How to Re-Establish a Vodka Empire weaves together a multitude of themes in two over arching time frames. In the first strand we meet film director Dan Edelstyn in the present day and follow his story as he attempts to trace and reconnect with his Jewish Ukrainian routes.

Edelstyn, who was three when his father died, grew up in a non-Jewish household in Northern Ireland. Before discovering his dead grandmother’s memoir he was only remotely aware of this side of his heritage but the snippets he did hear led to the harbouring of a long-term childhood fantasy of ‘returning’ to reclaim lost riches and set things right. Grandmother Maroussia Zorokovich’s story stands out from the predominant experience of east European Jewery in and around the first World War. Voicing the experiences of a highly educated cosmopolitan Jew it contrasts with the dominant narratives of the Shtetl, and the Jew as the downtrodden victim and represents a rare social strata inhabited by a merchant Jewish family fully integrated with the aristocracy of the day, living in the romantic tradition of 19th century European landed gentry oblivious to the imminent collapse of that world. As an adult, this world discovered through his grandmother’s manuscript acted as a powerful call to action for Dan to enact the long held desire for return. The ensuing adventure explores and reveals the inner feelings connected to this heritage in an open and brutally frank manner.

The other time frame is that of Grandmother Maroussia’s experiences of becoming a young woman during the prolonged throes of the 1917 Russian Revolution, her activities during the ensuing civil war (part of a dance troupe enlisted to keep up the morale of the beleaguered white army) and turbulent journey out of Ukraine, across Europe and into exile. After a harsh period of adaptation she died young in Belfast, Northern Ireland to be buried a Catholic on the Falls Road. With adventurous style, the film interweaves present day documentary, rare archive footage and animation. This animation is an important device to bring the writings and experiences of Dan’s grandmother to life as a dark fairytale, recounting the stream of events in the lives of the family and the flight to safety and an unknown and unwelcoming Britain.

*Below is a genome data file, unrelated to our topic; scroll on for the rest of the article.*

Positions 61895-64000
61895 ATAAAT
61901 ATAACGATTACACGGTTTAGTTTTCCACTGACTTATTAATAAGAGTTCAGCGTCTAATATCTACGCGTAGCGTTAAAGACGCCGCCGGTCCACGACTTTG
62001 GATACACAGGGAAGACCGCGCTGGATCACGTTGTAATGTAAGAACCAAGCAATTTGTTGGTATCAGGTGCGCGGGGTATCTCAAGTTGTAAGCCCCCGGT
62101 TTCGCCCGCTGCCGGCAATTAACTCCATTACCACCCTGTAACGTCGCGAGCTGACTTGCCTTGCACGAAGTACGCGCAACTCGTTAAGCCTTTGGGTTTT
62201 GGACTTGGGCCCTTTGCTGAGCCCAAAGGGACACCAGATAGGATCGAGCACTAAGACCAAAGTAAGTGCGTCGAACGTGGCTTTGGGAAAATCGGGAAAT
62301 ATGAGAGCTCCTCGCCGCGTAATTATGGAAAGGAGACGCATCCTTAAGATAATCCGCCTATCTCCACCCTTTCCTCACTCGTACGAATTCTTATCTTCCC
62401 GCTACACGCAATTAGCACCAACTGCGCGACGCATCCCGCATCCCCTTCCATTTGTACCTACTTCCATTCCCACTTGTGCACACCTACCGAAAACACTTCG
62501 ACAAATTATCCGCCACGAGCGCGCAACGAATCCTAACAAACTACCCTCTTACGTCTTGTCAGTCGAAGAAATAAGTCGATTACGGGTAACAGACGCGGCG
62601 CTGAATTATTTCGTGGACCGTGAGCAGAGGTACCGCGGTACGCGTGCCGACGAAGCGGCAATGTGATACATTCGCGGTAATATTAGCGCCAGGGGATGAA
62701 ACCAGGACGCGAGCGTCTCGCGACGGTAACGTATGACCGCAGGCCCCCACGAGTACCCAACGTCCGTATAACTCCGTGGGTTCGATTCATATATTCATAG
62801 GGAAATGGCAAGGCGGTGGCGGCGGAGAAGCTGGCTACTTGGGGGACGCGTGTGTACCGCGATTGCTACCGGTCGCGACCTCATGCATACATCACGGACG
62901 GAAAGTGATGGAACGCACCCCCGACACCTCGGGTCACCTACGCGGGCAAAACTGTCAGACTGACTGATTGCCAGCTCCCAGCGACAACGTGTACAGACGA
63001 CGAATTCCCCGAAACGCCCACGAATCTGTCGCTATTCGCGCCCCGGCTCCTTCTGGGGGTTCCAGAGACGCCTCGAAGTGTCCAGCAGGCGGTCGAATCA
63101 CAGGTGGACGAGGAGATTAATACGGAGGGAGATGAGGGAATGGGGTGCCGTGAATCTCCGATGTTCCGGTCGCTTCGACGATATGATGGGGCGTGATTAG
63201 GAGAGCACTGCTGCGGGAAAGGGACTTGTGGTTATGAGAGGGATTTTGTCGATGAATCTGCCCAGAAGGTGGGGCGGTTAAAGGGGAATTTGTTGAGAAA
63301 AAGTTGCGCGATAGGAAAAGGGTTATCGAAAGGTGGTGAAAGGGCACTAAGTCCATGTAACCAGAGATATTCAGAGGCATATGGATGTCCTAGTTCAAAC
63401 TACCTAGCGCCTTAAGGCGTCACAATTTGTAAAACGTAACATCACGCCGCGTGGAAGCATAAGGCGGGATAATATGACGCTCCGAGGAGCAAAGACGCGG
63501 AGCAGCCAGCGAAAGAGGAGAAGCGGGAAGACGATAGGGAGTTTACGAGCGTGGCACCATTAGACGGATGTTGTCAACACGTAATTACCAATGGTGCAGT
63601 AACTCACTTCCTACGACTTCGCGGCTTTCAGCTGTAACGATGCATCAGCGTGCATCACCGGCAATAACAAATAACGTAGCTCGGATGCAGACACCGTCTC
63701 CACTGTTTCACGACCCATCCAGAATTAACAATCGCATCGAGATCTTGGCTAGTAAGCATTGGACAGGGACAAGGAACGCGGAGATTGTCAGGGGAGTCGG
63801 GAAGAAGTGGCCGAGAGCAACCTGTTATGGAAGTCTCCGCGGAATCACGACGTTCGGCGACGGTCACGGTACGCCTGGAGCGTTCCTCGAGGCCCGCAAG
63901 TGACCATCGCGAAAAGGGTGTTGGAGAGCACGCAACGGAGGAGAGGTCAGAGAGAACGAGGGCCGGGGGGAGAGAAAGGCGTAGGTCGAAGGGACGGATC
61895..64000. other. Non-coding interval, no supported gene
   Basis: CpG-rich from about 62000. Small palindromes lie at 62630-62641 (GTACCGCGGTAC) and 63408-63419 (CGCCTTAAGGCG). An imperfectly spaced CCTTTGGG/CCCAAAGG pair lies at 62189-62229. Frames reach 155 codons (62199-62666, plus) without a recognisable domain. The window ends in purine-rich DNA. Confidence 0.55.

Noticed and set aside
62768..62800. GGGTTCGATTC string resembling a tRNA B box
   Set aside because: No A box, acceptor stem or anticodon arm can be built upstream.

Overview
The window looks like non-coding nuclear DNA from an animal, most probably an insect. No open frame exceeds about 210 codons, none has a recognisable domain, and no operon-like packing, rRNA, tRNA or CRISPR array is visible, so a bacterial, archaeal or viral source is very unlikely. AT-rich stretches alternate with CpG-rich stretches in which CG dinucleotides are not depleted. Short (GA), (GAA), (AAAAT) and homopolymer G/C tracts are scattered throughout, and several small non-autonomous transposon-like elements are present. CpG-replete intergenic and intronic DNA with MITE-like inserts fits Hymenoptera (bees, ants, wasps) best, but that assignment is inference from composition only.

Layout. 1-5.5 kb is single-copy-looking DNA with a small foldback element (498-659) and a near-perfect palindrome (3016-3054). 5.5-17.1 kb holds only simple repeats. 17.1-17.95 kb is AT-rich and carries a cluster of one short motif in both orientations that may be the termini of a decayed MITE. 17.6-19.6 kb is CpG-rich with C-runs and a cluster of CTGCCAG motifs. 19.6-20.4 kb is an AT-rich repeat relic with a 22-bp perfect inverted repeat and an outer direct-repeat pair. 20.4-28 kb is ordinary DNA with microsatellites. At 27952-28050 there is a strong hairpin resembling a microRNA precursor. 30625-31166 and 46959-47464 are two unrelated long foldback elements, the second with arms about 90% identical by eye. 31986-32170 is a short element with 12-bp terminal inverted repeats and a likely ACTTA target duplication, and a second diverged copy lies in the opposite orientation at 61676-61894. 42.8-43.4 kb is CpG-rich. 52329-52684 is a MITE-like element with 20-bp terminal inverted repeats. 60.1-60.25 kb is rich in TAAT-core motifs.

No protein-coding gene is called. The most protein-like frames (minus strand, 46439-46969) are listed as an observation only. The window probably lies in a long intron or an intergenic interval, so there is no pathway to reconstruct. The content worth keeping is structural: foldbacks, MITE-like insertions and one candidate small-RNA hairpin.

Lo-fi, subjective and surreal, the animations have a potent ability to shed light on history with vivid emotion. Within the film’s structure Dan Edelstyn and his Grandmother Maroussia Zorokovich are constantly on parallel journeys – her by cart from Kiev to the little town of Dubouviazovka – he arriving there by plane,train and decrepit lada. Whilst she waits in trepidation for immigration papers to be stamped he sits, out of his depth in a language and culture he doesn’t understand, awaiting a decision for vodka export to be approved by the distillery boss. Their stories intertwine in what is both a kaleidoscopic journey into the heart of the Russian Revolution experienced by a young Jewish girl and the experience of a young film director who has gone in search of the past – a past that very quickly has more influence on his present and future than first expected…….

Dan’s discovery of the spirits distillery which once belonged to his great grandfather mixed with witnessing the poverty of his ancestral village creates a potent cocktail in his over active mind – and before long he’s hatched a plan to try and save the village and to reconnect his family to the place. Dan’s impulsive notion of rebranding the vodka created in the village seems simple at first but rapidly descends into a white knuckle ride into a cut throat alcohol business by a naïve film maker. The deeper he gets and the worse it all becomes, the more the viewer becomes ensconced in this strange and unique story. Dan’s need to reconnect is costing him dear, but he is determined to see his way through and to bring the vodka into the UK – in the process connecting himself to the village and villagers and connecting them to the same place his grandparents were forced to go so long ago – the new world of opportunity.

In this film past and present are not so much woven as welded together, re-invigorating history and experiencing the present in the light of what has gone before.